API slams BOEM’s 5-year oil and gas lease sale program

Written by Nick Blenkey
Gulf of Mexico oil platform

Image: BOEM

In what the American Petroleum Institute (API) slams as “a step in the wrong direction,” the Bureau of Ocean Energy Management has now published the final 2024–2029 National Outer Continental Shelf Oil and Gas Leasing Program. As proposed on September 29, it includes the fewest oil and gas lease sales in history.

As we noted then (see earlier story), the Inflation Reduction Act (IRA) does not allow the Bureau of Ocean Energy Management (BOEM) to issue a lease for offshore wind development unless the agency has offered at least 60 million acres for oil and gas leasing on the OCS in the previous year.

The 2024 to 2029 oil and gas leasing program schedules three oil and gas lease sales in the Gulf of Mexico Program Area in 2025, 2027 and 2029. These three lease sales are the minimum number that will enable the Interior Department’s offshore wind energy program to continue issuing leases in a way that, it says, “will ensure continued progress towards the Administration’s goal of 30 gigawatts of offshore wind by 2030.”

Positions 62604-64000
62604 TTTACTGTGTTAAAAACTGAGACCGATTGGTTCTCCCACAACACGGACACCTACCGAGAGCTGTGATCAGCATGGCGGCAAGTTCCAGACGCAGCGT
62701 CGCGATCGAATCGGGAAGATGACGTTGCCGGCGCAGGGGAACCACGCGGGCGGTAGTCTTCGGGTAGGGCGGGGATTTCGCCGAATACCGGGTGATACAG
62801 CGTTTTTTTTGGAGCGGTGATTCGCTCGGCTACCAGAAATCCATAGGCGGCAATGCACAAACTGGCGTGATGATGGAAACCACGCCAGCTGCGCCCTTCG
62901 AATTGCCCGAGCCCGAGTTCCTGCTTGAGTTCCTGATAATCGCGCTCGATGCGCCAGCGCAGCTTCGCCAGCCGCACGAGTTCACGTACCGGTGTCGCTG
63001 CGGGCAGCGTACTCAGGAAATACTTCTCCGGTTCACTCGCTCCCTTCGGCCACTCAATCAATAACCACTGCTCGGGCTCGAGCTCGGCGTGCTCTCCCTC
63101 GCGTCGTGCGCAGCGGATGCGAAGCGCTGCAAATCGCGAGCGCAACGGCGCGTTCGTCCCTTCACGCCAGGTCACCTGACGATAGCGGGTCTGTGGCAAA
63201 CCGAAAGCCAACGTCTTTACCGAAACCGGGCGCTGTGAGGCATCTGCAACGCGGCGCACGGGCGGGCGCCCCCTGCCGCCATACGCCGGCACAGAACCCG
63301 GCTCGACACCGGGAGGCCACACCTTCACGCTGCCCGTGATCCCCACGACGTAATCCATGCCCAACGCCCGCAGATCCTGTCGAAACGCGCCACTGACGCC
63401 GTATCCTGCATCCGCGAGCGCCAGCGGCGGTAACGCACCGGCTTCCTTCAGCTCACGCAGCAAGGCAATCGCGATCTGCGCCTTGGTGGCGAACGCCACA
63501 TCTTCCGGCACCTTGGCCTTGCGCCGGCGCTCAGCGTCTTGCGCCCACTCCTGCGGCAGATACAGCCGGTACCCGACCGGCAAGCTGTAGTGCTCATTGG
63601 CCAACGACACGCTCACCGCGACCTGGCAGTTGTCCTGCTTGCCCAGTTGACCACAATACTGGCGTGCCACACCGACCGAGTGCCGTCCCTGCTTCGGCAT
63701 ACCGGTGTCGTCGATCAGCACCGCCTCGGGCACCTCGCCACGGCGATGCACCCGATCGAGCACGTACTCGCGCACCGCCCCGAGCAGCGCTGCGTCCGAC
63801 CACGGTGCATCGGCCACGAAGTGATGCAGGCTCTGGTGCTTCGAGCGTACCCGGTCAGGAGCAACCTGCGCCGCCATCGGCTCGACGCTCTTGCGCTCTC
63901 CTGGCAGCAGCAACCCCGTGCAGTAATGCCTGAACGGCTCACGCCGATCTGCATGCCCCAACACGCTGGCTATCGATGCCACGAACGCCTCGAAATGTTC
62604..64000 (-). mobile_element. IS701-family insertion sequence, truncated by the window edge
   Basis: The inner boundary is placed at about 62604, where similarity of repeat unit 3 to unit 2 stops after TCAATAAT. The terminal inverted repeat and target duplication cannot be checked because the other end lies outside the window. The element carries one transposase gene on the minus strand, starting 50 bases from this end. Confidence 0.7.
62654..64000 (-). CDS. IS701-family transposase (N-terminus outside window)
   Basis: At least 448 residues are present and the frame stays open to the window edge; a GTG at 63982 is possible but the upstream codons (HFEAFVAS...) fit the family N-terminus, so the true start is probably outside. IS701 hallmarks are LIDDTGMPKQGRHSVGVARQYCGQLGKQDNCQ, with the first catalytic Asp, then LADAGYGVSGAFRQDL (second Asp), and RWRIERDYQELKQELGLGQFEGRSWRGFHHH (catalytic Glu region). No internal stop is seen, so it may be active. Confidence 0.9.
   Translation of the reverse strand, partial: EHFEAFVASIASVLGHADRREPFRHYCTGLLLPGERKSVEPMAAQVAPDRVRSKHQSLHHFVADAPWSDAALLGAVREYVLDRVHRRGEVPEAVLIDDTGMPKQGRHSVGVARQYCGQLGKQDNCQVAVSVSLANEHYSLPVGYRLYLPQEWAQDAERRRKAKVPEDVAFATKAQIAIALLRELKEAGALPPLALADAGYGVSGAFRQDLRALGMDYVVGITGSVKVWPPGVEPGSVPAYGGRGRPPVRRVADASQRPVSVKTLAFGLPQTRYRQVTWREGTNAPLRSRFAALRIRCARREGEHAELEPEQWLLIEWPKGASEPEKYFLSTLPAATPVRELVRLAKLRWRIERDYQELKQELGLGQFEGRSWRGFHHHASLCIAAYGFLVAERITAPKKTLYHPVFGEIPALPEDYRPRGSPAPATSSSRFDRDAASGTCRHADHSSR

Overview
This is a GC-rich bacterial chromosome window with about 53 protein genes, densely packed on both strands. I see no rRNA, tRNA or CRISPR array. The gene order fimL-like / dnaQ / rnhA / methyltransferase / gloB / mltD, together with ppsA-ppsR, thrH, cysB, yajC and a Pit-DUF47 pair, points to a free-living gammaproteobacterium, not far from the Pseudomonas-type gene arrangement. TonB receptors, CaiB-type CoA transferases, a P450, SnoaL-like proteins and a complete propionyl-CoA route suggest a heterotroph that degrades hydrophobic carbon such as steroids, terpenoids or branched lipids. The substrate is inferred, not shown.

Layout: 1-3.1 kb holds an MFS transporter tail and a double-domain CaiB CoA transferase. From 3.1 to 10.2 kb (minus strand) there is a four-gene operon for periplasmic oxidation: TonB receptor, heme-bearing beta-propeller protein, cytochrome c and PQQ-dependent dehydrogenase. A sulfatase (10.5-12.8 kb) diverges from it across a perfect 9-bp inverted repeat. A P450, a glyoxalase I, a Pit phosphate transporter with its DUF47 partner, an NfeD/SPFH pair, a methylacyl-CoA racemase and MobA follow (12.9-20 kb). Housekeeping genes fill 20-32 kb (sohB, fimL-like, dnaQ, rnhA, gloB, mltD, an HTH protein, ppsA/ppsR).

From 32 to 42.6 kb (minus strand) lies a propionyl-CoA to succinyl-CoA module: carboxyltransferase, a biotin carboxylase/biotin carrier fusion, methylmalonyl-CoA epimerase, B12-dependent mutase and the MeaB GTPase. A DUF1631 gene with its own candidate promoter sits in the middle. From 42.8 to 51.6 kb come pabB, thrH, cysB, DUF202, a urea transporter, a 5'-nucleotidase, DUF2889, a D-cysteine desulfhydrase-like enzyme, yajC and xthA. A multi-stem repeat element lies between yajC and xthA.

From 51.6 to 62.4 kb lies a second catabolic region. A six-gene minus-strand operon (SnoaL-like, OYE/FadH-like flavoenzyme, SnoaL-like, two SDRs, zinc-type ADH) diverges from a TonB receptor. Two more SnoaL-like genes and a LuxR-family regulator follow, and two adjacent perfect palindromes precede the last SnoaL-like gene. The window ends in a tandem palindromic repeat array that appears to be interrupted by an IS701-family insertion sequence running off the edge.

“Simply put, this final 5-year program fails to meet the energy needs of the American people and could threaten to increase reliance on foreign energy sources,” said Holly Hopkins, API’s vice president of upstream policy. “Demand for affordable, reliable energy is only growing, yet the administration is choosing to limit future production in a region that plays a critical role in powering our nation and supplies among the lowest carbon-intensive barrels in the world. This program is a step in the wrong direction for U.S. energy security and will only make it harder to meet growing energy demand over the long-term.”

The API notes that Interior’s final five-year program was nearly 500 days late and that 2024 will be the first year since 1966 without an offshore lease sale.

According to the U.S. EIA, Gulf of Mexico federal offshore oil production accounts for 15% of total U.S. crude oil production and federal offshore natural gas production in the Gulf accounts for 5% of total U.S. dry production. A recent report from NOIA conducted by ICF found that the U.S. Gulf of Mexico produces some of the lowest carbon intensity barrels in the world. Constrained production in this basin could be replaced by higher carbon intensity barrels from elsewhere in the world, says the API.

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